A few weeks ago, we began asking consumers if they care whether or not a company greens its supply chains. 125 readers responded, and this is what they had to say.
Over 90% of respondents (113 of them, to be exact) said they would consider changing their purchasing habits based on announcements of greener supply chains. Among the many comments that readers had, a few key issues appeared most frequently:
- Voting with your dollars – As one reader suggested, “every dollar we spend is a vote, and by spending it on a business with sustainable practices, I get to support them.”
- Greenwashing – Some readers noted that they are “tired of greenwashing” and would be more likely to avoid a company that makes a “specific point of going green without any other benefit.” As one reader stated, “it would be more impressive to discover a company working hard behind the scenes and not shouting about it.”
- Higher prices – Others expressed concern over the potential for companies to use green proclamations as an excuse to raise their prices. One reader argues, “I simply can’t afford to pay more for a product because it’s green. I can afford a dollar or two, but $15? No.” Another reader adds that the willingness to pay more for a “green brand” would depend on “extensive and credible documentation asserting that it was significantly less bad for the planet.”
As these comments suggest, readers want to be sure that companies don’t settle for doing just enough to win favor with consumers. In fact, 95% of the readers who responded believe that companies aren’t doing enough limit their environmental impact. A few of the suggested reasons are:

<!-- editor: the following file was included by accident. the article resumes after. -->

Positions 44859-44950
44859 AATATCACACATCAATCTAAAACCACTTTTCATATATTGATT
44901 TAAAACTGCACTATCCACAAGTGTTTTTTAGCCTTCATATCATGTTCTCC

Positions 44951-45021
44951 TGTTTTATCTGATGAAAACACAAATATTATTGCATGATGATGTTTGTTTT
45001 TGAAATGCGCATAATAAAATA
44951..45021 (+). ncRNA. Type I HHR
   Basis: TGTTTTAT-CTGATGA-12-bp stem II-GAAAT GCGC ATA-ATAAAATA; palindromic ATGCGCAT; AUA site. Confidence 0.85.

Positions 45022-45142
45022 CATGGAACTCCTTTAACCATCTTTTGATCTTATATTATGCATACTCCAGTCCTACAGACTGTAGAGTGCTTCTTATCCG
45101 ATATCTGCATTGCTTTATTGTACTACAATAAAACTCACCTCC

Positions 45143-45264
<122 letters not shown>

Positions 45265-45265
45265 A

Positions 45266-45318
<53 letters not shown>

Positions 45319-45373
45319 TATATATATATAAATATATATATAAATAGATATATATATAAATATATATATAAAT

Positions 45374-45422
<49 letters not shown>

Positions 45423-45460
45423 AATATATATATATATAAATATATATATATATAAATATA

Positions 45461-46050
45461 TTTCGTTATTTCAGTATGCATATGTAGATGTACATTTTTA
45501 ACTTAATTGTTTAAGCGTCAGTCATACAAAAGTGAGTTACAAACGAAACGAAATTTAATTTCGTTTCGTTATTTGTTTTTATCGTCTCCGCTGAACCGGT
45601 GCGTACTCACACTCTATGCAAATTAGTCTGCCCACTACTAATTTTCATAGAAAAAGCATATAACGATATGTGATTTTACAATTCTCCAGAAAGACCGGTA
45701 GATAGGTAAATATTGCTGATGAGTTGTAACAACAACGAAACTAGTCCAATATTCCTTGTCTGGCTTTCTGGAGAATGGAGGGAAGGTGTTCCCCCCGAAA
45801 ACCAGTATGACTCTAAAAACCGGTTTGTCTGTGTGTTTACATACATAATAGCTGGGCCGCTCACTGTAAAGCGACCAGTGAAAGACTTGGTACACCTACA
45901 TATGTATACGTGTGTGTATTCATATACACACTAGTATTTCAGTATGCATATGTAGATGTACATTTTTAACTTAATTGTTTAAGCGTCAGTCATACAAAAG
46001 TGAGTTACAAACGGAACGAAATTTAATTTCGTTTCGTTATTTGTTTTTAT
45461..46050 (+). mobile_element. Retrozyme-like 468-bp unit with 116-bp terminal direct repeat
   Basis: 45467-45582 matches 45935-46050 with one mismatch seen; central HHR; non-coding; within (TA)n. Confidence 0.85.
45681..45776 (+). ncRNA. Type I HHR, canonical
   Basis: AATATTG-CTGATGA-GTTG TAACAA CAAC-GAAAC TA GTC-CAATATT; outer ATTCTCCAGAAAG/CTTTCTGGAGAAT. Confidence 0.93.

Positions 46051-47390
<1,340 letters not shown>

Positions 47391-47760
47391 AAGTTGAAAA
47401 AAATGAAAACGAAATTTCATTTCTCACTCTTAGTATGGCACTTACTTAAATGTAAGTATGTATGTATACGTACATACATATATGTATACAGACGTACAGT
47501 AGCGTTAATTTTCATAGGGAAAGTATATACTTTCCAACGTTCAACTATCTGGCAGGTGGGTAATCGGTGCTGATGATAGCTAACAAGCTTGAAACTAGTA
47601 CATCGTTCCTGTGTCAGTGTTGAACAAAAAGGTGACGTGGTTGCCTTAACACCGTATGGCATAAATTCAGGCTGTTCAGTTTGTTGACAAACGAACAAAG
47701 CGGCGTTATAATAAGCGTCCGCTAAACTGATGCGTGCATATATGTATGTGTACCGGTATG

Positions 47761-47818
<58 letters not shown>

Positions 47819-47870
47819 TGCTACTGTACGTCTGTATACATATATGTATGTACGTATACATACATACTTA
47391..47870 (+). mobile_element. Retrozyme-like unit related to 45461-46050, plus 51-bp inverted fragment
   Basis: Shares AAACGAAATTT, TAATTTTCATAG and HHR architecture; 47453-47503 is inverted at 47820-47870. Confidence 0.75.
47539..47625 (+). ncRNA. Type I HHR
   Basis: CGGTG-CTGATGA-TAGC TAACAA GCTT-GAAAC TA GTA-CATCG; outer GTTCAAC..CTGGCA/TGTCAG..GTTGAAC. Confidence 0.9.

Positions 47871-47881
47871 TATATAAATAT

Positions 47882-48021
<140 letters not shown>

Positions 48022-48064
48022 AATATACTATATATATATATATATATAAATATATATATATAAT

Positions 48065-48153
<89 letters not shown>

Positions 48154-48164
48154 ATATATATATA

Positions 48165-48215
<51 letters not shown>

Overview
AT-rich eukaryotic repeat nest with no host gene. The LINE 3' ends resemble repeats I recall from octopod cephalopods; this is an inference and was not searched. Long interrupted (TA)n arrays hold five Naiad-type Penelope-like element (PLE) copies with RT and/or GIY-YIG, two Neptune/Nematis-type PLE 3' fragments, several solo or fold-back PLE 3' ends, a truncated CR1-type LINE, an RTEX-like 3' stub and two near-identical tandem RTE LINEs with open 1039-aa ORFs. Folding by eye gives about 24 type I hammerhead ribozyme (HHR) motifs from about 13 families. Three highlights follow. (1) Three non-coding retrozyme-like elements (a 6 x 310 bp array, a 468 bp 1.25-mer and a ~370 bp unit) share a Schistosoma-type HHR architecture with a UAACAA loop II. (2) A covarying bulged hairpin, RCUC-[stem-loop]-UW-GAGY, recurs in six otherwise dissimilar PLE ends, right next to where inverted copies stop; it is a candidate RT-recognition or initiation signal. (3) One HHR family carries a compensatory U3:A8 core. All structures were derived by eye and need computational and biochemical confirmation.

- Putting profits first – Many readers feel that these businesses are “afraid of the costs involved in changing to and maintaining green standards.” As one reader argues, our current economy “allows companies to get away with whatever it takes to make a profit, even with so-called regulations in place.” Another reader feels certain that “whenever they challenge profits, environmental measures will continue to be ignored.”
- Lack of visible action – Other readers note that it is much easier to have a spokesperson announce grand, sweeping changes than it is to actually make simple ones. One reader puts it this way: “It makes me mad when I hear of a company claiming to “go green” then I can’t find a recycle bin at their store to save my life!”
- Perceived consumer indifference – Going back to the concept of voting with dollars, many readers feel that customers haven’t given companies any reason to change. One reader argues that “there will always be a market for cheap and dirty products because people are not going to pay much more for a product just because it is green.” Another reader simply suggests: “They don’t believe customers actually care.”
Our survey suggests that customers do care, although the chart above indicates that they aren’t all concerned with the same things. Unsurprisingly, reduced fuel emissions and reusable packaging were at the top of the list, each with 100 readers describing these actions as very important to them. 88 readers find it very important to be able to keep tabs on these companies, putting the public disclosure of environmental information in a close third.
Interestingly enough, readers seemed least passionate about the activities directly related to the grand scope of the entire supply chain. Fewer than half of the voters (61 of them) felt that refusing business with non-green suppliers was very important, and a large number of readers seem indifferent toward the concept of phasing out the supply chain by bringing more tasks in-house. We argued in the article below that these activities may have the greatest impact over the long term, but our voters’ attentions continue to focus elsewhere.
Do consumers not care about the more high-level announcements after all, or are they simply hesitant to believe such long term plans are achievable or worthwhile? What do you think? The survey remains open below, so be sure to join the conversation and share your opinions.
Original post – This article is the first in a series about businesses going green. Today’s focus is on the supply chain, and the question is: can large companies distributing products to consumers across the globe actually have a positive impact on the environment? They’d certainly like you to think so. In recent years, it has become very fashionable for a company to announce that they are “greening” their supply chain. The changes these companies propose would have a significant effect on their carbon footprint, not to mention their public profile.